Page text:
Heroes of the Zeroes is Nick Rogers’ daily, alphabetical look back at the 365 best films of 2000 to 2009.

Screenwriter Mark Boal is the Iraq-war soldier’s poet laureate — a master of both its apolitical analysis (The Hurt Locker) and, with a story credit for 2007’s In the Valley of Elah, its deeply personal drama.

Elah, about a family failed by the military system, was one of few fictional films to earn fury at the futility of this conflict gone awry — largely thanks to a career-best performance from Tommy Lee Jones.

Justly Oscar-nominated, Jones traded motor-mouthed sass for mournful helplessness as retired military police officer Hank Deerfield. Looking into the disappearance of Mike, his AWOL-soldier son, Hank demands an official investigation as fastidious as his, which he gets from a beleaguered detective (Charlize Theron).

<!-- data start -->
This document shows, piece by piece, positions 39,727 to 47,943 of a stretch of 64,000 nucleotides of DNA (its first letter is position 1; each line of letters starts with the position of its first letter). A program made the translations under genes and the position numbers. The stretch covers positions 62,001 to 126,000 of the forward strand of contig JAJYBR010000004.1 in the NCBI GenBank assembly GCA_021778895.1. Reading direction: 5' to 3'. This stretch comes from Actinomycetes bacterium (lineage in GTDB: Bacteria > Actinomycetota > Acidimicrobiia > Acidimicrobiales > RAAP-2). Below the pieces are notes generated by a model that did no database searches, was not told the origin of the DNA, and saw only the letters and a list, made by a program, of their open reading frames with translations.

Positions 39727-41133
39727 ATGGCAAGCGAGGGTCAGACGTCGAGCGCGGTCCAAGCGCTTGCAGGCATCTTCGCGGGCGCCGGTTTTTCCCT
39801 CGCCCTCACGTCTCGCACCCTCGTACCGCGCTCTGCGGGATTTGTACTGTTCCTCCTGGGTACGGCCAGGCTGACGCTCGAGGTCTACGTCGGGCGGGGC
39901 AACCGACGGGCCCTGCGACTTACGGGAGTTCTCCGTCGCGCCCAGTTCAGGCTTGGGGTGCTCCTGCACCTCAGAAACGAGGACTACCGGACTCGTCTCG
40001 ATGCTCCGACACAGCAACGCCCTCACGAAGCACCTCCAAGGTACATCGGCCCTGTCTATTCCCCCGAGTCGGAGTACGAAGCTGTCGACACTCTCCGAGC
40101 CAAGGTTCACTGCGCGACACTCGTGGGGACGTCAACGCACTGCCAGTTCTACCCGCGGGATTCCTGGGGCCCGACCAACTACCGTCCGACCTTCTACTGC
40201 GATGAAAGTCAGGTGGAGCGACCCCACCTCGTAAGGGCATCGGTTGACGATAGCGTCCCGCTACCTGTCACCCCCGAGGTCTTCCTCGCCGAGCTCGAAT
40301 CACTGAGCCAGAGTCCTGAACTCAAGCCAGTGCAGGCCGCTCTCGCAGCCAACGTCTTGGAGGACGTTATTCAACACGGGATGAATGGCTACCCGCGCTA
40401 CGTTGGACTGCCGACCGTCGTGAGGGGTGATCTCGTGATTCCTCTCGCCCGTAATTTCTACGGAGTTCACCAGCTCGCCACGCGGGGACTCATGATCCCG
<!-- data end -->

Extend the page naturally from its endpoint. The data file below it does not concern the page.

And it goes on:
The how and what of Mike’s disappearance aren’t as remotely horrifying as the absence of a why — a heartbreaking observation on how animalism can grow among men left alone without true authority or assistance.

Meanwhile, Jones internalizes microscopic details about Hank (how he sips beer, creases pants or scrambles for a button-down shirt) that director-screenwriter Paul Haggis wisely uses to show just what Hank’s gained, and lost, from his service.

Hank’s marriage has endured beyond romance and parenthood into tragic sacrifice, but for how much longer? Can Hank identify with Mike beyond his decision to follow in his father’s footsteps?

It’s a testament to Elah’s stoicism that Hank’s heartbreak at how others’ dishonesty undoes decades of dignity pierces without ever patronizing. It’s an unforgettable, angry film that understands several simple thank-yous can trump eruptive, emotive speeches.